The House with Chicken Legs
My house has chicken legs. Two or three times a year, without warning, it stands up in the middle of the night and walks away from where we’ve been living.
The House with Chicken Legs has been garnering lots of praise since proof copies found its way into the hands of readers just before Christmas. Booklover Jo called it “the most accomplished debut”, whilst The Bookseller described it as “utterly magical and highly original” and countless enthusiastic authors including Claire Fayers, Stephanie Burgis and Kiran Millwood Hargrave have used words such as “spellbinding”, “beautiful” and “full of heart”.
How wonderful to come home to this delightfully presented packet. Looking forward to sharing with Noah Worm. Thanks so much! pic.twitter.com/onWi966QPz
— 🏴familybookworms🏴 (@bookwormswales) December 13, 2017
So can 10 year old Noah add any superlatives to the list? Well he’d like to start with “fascinating, gripping and really cool!” At the heart of his fascination is the Chicken House itself, borne of the Russian folktale of Baba Yaga but reimagined for the 21st Century. The Yaga House is a house that can walk, changing location whenever it wants to, without warning. Noah tells me it can also grow things – “really cool” does this justice! The Yaga House has a purpose though – it holds the gate through which the dead must walk in order to complete the circle of life. Baba Yaga, our heroine’s grandmother, makes food for the dead to give them a good sendoff.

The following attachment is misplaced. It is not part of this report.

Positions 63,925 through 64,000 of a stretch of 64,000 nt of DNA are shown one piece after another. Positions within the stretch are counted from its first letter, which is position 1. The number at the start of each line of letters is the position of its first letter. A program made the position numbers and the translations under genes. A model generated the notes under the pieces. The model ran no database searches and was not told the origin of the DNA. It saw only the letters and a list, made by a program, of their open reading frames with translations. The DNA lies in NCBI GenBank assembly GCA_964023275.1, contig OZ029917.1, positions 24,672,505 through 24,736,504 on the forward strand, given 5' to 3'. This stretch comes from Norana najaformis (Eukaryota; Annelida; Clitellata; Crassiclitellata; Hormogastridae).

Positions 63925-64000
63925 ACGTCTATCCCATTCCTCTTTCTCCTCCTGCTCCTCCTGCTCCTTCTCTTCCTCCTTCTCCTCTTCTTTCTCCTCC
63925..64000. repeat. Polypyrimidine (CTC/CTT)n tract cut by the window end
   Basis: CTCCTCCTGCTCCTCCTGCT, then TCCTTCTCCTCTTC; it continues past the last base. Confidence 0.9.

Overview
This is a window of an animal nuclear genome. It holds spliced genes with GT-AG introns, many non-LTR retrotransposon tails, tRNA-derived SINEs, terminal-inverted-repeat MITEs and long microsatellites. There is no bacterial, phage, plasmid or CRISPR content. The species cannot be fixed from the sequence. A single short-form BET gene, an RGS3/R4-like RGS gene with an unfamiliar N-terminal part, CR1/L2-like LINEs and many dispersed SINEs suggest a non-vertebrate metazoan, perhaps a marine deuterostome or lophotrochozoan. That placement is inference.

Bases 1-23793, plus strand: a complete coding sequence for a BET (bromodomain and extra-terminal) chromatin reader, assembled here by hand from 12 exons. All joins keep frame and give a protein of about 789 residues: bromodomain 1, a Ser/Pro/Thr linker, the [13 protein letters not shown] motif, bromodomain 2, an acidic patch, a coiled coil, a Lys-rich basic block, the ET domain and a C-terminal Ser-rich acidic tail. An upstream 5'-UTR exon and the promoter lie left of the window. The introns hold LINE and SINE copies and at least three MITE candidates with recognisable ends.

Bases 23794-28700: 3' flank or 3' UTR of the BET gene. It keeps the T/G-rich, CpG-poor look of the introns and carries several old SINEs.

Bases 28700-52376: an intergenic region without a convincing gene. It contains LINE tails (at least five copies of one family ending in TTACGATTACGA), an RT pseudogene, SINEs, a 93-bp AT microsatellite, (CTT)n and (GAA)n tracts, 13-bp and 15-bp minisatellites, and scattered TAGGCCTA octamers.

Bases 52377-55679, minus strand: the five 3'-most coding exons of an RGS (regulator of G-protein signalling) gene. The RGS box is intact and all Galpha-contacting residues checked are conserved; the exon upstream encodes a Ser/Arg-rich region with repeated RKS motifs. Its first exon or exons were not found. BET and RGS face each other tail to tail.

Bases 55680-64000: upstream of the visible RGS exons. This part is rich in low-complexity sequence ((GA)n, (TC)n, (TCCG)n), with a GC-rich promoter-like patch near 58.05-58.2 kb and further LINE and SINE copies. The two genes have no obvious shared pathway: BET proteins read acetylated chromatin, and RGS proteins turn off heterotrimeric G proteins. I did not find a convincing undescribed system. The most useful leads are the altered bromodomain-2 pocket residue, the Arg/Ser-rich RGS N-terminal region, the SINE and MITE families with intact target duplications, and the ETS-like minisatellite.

This lifestyle is far from ideal for Marinka, a complex lead character who comes across as bold and daring but has insecurities. She feels like she’s trapped in the house with no future and no friends; she has no opportunities to build relationships or put down roots because the house keeps moving on. But she is destined to be a Yaga herself and is struggling to accept this destiny. The rebellion of youth does not sit well with this transient life.
Swansea-raised Anderson has written a lyrical and emotional debut; rooted in folklore but completely contemporary. As Marinka struggles with the circle of her own life, we get to explore human themes of friendship, purpose, contentment, life and death. Noah says “It sounds like it’s going to be a gloomy book about death but actually it’s not – you can really empathise with Marinka.”
The book should be in shops come May 3rd and if Sophie Anderson is interested in more praise, then she should know that Noah has placed The House with Chicken Legs next to Sky Song (Abi Elphinstone) in his top reads of 2018 so far.
Thank you to Usborne for providing a review copy of the book in exchange for this review.